Image of a hand holding a green piece of fabric shaped like a house in a grass field.

New rules that came into play this week mean that developers in England now have to deliver 10% Biodiversity Net Gain when building new housing, industrial or commercial developments.

This makes England the first country in the world to make Biodiversity Net Gain a legal requirement so take a look at this week’s blog to find out more about what this means and how it will be implemented.

What is Biodiversity Net Gain?

Introduced through the Environmental Act, the principles of Biodiversity Net Gain (BNG) are part of a wider drive to halt species decline in England by 2030.

BNG basically requires developments to avoid harm to nature, but where that is unavoidable, the developers must create new habitats or enhance existing ones either within the site itself or by investing in nature sites elsewhere. Whichever route is implemented, the aim of the new legislation is to ensure there is at least 10% more nature after a development than what there was before. Many housing developers have already been successfully achieving this but from Monday 12th February 2024, it has become mandatory.

To support the legislation, £10.6 million of funding is being committed to help Local Planning Authorities integrate BNG at a local level, for instance by recruiting and expanding ecology teams, investing in green jobs and increasing capacity to create new wildlife-rich habitats alongside developments.

How will it work?  

  • Biodiversity Net Gain will apply to new planning applications, rather than existing ones.   
  • From 12th February, BNG will apply to applications for major developments only. It will then be implemented for small sites (between 1 and 9 dwellings) from 2nd April 2024 with a further roll-out for Nationally Significant Infrastructure Projects expected in late 2025. 
  • BNG is measured through a statutory metric tool which calculates how many biodiversity units a habitat contains before development, using this to determine what is needed to provide at least a 10% increase. 
  • BNG can be achieved through on-site units, off-site units, or through statutory biodiversity credits. (See below for further explanation of how these forms of implementation differ).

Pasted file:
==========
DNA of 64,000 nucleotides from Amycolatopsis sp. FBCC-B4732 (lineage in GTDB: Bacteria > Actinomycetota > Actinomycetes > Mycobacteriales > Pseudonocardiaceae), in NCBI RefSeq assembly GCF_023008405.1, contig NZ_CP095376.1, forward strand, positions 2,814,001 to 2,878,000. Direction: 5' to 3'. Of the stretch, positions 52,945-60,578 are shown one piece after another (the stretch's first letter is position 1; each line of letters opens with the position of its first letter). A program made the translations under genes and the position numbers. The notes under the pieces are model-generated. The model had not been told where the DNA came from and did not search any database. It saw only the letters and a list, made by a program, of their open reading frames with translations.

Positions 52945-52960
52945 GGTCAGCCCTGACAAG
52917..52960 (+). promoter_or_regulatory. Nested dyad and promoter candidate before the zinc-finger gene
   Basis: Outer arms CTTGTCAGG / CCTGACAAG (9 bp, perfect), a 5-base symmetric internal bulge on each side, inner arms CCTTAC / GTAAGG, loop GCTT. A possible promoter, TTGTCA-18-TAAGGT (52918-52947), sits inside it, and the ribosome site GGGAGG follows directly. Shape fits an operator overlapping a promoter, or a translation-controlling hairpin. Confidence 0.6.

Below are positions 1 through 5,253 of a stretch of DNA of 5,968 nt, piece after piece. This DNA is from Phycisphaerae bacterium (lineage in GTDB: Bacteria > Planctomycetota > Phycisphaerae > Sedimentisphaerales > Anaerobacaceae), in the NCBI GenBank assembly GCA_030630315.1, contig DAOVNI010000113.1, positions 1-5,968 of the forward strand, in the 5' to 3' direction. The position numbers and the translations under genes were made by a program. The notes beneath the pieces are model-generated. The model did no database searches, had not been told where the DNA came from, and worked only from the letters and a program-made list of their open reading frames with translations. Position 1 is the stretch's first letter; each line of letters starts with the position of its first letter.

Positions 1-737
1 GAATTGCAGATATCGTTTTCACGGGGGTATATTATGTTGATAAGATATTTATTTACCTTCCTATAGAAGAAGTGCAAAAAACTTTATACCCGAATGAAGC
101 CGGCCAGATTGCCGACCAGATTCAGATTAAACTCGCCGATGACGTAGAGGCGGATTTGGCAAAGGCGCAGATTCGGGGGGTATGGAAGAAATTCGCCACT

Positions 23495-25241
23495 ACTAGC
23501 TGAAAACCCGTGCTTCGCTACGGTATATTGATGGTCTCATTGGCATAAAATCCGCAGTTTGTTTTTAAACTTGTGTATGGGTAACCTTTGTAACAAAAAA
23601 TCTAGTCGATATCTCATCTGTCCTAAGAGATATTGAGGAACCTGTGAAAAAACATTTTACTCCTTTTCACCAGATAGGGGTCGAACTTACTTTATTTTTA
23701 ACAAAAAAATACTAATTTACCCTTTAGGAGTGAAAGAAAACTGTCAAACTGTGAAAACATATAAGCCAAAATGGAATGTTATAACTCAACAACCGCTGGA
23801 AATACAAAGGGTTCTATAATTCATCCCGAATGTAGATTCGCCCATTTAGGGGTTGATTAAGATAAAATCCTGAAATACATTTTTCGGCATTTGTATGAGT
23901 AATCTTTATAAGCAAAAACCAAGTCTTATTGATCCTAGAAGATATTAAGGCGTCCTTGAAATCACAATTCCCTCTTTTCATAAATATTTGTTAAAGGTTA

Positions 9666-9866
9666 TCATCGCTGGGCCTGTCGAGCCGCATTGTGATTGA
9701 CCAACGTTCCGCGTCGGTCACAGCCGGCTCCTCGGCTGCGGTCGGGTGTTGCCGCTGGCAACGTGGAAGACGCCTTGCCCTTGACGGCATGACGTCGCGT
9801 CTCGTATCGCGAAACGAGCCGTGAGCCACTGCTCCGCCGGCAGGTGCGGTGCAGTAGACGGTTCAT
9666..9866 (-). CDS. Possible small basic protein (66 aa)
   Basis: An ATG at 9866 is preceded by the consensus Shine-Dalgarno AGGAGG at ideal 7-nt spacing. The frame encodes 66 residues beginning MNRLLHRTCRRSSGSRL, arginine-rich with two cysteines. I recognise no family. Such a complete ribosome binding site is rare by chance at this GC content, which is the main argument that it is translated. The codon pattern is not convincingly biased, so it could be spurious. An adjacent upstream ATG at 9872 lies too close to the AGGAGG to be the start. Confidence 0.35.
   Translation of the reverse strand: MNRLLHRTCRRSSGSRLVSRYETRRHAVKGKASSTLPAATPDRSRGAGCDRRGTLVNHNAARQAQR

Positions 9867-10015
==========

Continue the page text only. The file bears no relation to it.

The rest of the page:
• BNG seeks to provide lasting benefits for the environment and so there is also a requirement for habitats to be well-managed for the long-term. Significant on-site and all off-site gains will need a legal agreement with a responsible body or local authority to monitor the habitat improvements over the 30-year period. 
  • Natural England has also created a Habitat Management and Monitoring Plan template to support management. 

On-site, off-site or BNG credits?

  • Biodiversity Net Gain will prioritise on-site nature development to deliver the maximum benefits for people and nature. This involves developers creating new habitats or enhancing existing habitats on the development site. 
  • If this is not possible, developers can buy off-site biodiversity units from landowners via a private market. Landowners may include private organisations, farmers, local authorities and NGOs. Off-site projects will be tracked and monitored through a digital register maintained by Natural England.
  • After both on-site and off-site BNG have been considered, as a last resort, developers will be able to purchase statutory biodiversity credits from the government, which will be reinvested in habitat projects across the nation. This will help to ensure that delays in the planning system can be avoided. 

Natural England Chair, Tony Juniper, said:

“If we are to halt and reverse the decline of wildlife in line with our ambitious national targets then it will be vital to ensure that new habitats are created to compensate those being lost to developments.

“Biodiversity Net Gain is a key moment on our path to halting the decline of nature, enabling developers to make a positive contribution through creating new habitats, increasing access to green spaces, and building healthy and resilient places for people to live and work.

David Mooney, CEO of London Wildlife Trust, commented:

“We need to take this opportunity and make sure Biodiversity Net Gain can help towards nature’s recovery. Central government, local authorities, developers, and nature charities like The Wildlife Trusts must work together to bring nature to our doorsteps and wildlife to our windows.” 

What do you think about this new requirement for at least 10% Biodiversity Net Gain on developments? Let us know in the comments on our Facebook or LinkedIn pages.


Feature image: ponsulak/